Building the perfect BUDGET Micro Four Thirds kit

Steve Huff recently published an article titled “Building the perfect Micro 4/3 Camera kit for under $2500“, in which he talks about his favourite Micro Four Thirds cameras and lenses and where to get them. While his “perfect kit”, consisting of an Olympus E-P3, Zuiko 12/2, Panasonic Lumix 20/1.7, Zuiko 45/1.8 and the VF-2 viewfinder, is certainly a killer combo, it also comes with a killer price tag – US-$ 2,697.85 if you buy from B&H Photo.

Not all of us have that much money to spend, so here’s my suggestion for the perfect BUDGET Micro Four Thirds kit.

Camera: Olympus E-PL1

The Olympus E-PL1 was the third Micro Four Thirds camera to be released by Olympus. While it has less buttons for direct feature access than the E-P1/2, it inherits the E-P2’s viewfinder connector and adds a “Live Guide” that helps you with choosing settings. It has also got a weaker AA filter than the E-P1/2 which provides slightly crisper images. All in all, the E-PL1, while more than a generation old now, is still capable of producing excellent results and can currently be had for as little as US-$ 399.99, including the 14-42mm kit lens, which is a nice allround lens for general shooting.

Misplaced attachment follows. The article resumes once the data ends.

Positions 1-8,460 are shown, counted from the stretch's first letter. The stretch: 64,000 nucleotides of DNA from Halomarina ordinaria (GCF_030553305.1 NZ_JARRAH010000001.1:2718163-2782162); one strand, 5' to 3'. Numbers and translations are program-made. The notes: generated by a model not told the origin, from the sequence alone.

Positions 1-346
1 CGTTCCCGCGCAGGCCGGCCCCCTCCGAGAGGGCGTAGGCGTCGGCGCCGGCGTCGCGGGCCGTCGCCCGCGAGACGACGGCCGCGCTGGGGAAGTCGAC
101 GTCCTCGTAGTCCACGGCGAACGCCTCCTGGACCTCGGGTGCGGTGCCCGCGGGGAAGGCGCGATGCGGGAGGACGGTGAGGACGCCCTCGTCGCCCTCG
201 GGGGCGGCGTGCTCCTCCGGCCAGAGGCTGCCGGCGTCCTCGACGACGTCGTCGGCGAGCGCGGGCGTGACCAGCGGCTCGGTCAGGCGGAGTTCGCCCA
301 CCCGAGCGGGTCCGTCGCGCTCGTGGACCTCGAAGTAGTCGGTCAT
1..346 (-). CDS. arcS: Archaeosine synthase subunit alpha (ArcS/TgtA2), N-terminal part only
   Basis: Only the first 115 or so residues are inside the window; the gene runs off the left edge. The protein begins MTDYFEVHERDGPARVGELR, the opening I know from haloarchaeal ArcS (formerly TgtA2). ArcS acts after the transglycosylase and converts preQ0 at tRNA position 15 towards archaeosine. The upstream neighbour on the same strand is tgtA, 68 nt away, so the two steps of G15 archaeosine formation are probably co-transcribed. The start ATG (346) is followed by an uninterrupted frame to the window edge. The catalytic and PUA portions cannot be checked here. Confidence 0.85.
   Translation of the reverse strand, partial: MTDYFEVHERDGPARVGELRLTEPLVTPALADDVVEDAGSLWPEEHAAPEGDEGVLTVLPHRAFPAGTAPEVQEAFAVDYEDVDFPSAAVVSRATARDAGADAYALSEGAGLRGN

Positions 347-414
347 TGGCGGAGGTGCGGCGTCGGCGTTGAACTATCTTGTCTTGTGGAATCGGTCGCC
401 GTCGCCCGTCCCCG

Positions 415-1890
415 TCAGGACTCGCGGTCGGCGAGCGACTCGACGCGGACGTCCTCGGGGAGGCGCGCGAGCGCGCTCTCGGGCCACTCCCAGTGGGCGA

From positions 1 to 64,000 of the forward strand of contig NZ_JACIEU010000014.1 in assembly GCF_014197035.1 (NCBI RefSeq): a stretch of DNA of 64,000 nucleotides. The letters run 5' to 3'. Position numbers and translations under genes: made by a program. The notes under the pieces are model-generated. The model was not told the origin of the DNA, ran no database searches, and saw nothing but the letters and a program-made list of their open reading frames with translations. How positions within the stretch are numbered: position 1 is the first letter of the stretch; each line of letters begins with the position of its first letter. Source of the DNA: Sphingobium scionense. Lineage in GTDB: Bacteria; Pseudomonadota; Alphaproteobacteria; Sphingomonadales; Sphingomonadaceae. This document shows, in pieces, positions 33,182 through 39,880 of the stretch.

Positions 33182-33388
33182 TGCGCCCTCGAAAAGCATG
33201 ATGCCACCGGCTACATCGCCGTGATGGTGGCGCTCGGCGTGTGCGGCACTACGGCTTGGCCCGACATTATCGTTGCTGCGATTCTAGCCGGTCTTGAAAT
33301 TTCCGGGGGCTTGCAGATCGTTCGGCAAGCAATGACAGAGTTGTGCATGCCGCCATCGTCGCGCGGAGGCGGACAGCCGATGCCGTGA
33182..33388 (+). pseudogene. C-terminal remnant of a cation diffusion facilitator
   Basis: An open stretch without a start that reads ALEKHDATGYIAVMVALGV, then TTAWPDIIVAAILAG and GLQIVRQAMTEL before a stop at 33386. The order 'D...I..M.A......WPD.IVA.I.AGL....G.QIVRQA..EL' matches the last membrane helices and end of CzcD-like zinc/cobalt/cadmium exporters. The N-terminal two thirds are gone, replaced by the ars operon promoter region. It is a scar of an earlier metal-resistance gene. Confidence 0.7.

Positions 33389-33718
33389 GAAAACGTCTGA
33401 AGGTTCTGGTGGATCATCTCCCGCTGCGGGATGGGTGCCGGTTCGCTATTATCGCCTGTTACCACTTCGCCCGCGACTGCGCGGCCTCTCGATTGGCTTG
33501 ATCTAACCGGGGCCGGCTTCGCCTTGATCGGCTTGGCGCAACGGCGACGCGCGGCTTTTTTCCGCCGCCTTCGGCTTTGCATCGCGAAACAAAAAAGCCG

Alternative 1: If you don’t need the possibility to add an electronic viewfinder, you can get the E-P1 used for even less.

Alternative 2: The successor to the E-PL1, the E-PL2, brings back the sexy retro design of the E-P1/2, has more direct access buttons and features the new Accessory Port 2, to which several new accessories can be installed. It comes at US-$ 499.99 including the kit lens.

Lens: Panasonic Lumix 20mm f/1.7

This was the first serious prime lens for the Micro Four Thirds system in that it was the first with an aperture large enough to make available light photography possible. Its field of view, corresponding to that of a 40mm lens on 35mm (full frame) is one of the most versatile. It is wider than a 50mm, which can sometimes be too narrow, yet not quite as wide as a 35mm, which can be a tad too wide sometimes, yielding unnatural distortion. Photographer Sally Mann describes the 40mm focal length as being “about right” for her kind of work. With its maximum aperture of f/1.7, the 20mm can provide nice subject separation and background blurring, while showing only little vignetting wide open and rendering tack sharp in the image center from the start. At currently US-$ 349.87, this lens is a no-brainer.

Lens: Olmypus M.Zuiko 45/1.8